Right now, in west Aleppo and even people who’ve left east Aleppo and managed to get out of east Aleppo, these are people, many of them who are pissed off at the government. Some think the government did not do enough to save them from al Qaida. They really do. That’s the sentiment I got from people when I was there is they were pissed off. They wanted the government to crush the rebels harder. And then, there were other people who had families on the other side and they hadn’t seen them for three years or four years. So there’s been a lot of celebration in west Aleppo and some of the areas that have been taken back despite all of the horrors that have taken place.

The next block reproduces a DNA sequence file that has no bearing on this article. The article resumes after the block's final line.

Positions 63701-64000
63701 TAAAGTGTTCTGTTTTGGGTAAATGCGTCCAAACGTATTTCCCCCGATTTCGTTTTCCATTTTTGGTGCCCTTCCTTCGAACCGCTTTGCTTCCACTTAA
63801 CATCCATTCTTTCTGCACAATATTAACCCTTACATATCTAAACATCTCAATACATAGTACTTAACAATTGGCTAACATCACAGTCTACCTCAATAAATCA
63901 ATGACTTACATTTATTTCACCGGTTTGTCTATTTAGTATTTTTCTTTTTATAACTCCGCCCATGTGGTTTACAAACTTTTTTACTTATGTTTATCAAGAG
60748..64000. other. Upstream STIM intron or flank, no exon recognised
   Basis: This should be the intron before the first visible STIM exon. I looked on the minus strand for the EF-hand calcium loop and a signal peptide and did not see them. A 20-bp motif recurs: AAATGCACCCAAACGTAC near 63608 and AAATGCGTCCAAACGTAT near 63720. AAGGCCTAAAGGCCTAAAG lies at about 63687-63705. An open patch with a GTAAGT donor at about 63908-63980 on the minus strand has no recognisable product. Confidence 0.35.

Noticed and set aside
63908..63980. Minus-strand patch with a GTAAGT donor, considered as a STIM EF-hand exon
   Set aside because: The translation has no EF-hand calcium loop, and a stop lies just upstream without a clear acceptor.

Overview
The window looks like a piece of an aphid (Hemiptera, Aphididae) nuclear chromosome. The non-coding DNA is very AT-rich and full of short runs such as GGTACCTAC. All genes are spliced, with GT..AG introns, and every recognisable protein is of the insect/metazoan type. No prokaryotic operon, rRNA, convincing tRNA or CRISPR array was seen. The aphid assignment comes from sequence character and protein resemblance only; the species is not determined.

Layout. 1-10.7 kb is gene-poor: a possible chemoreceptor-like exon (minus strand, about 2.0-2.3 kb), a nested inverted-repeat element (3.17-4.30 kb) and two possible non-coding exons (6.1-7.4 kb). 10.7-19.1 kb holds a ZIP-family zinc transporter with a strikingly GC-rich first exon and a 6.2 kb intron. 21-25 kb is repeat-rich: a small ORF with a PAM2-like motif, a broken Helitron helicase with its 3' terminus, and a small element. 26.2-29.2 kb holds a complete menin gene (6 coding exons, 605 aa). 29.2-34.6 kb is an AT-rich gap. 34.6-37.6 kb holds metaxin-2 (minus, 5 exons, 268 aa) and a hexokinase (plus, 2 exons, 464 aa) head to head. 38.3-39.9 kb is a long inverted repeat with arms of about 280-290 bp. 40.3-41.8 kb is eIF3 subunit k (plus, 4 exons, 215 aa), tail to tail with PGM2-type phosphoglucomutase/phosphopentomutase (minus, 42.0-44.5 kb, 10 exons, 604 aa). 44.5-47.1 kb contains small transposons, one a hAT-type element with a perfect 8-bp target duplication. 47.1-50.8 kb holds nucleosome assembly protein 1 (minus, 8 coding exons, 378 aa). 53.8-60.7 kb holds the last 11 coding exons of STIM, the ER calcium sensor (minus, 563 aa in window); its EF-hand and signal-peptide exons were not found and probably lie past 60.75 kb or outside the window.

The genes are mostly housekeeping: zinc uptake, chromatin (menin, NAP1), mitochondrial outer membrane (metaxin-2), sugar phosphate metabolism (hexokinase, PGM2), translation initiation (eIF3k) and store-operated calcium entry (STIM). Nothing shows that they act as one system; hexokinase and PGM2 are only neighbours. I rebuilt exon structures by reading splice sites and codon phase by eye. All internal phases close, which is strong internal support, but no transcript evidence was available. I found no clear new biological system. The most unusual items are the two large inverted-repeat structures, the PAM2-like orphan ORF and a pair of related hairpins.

The government has committed atrocities. The rebels have committed atrocities. A lot of people are dead. People are just exhausted, and they’re happy it’s over. That’s the sentiment I’ve been seeing and getting. That to me makes sense. Just like when ISIS is removed from an area people celebrate, despite the horrors.
I was really disappointed to see a lot of people pointing to those celebrations and making the people who were doing it, painting them as Assadist shills who all hate their own people. Or like they’re Israelis who celebrate when Gaza gets bombed. People weren’t celebrating east Aleppo being bombed. They were celebrating the end of what has been a nightmare for them.
(Source / 19.12.2016)